All tickets were sold out well in advanced and although there was a possible risk of a few thundery showers, the weather turned out to be perfect for flying. If not, a little hot for those sitting on the ground. The flying display was however affected by several serviceability issues. The Consolidated Catalina and Boeing B17 (Sally B) had already cancelled following ongoing issues this year but the Royal Navy Black Cats, de Havilland Vampire and Belgian Air Force NH90 left very large holes in the schedule. The organisers were forced to work exceptionally hard to put on a show, fortunately they prevailed and delivered an excellent day of flying.

The air show itself started with a wonderful partnering of the RAF Falcons parachute display team with their French counterparts, the Ambassadeurs Parachutistes. The French team opened the show, with a precise and colourful entrance, closely followed by the Falcons, who used the Hercules as their jump platform. This was especially poignant as the RAF was imminently retiring its fleet after 56 years of service. This will be the last time we will see an RAF Hercules flying in an air show. We were treated to a low pass of the jump platform over the combined French and British salute.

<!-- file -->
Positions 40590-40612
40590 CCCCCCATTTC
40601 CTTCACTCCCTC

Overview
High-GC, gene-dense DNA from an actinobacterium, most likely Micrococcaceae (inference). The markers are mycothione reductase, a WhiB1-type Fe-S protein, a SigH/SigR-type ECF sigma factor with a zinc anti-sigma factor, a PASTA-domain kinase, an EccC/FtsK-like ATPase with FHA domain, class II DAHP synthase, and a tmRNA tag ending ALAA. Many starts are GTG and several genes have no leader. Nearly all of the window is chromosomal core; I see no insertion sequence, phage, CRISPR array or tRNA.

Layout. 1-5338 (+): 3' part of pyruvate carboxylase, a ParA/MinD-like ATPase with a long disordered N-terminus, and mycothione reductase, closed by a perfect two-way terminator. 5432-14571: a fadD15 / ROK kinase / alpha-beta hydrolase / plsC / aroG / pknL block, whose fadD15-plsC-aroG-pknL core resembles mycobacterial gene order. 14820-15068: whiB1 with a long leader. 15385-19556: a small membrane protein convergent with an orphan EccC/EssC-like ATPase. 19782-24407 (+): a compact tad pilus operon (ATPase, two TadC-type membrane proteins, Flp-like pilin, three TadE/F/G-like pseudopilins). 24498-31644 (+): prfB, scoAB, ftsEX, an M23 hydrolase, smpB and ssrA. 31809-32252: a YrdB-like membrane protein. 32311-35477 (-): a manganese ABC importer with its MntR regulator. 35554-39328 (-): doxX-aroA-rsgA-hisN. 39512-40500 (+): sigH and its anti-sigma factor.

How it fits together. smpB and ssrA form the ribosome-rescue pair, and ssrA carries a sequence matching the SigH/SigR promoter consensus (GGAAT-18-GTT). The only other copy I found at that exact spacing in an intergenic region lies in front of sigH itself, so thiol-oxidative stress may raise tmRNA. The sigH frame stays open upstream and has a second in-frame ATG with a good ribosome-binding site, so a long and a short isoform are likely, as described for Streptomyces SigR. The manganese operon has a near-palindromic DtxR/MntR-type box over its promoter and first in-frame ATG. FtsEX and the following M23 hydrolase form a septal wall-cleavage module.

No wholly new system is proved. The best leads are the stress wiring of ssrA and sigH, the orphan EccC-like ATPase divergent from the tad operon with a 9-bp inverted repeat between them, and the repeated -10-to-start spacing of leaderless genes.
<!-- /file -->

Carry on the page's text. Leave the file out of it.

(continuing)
Next came a trio of RAF display teams. First up was the Boeing Chinook, the Chinook display team flew straight in and delivered a flawless performance in the surprisingly agile tandem-rotor helicopter. The team from RAF Odiham demonstrated the capabilities of this highly versatile helicopter to its limits. The crew perfectly positioned the impressive helicopter to give the crowd the full blade slap sound that the Chinook is so famous for.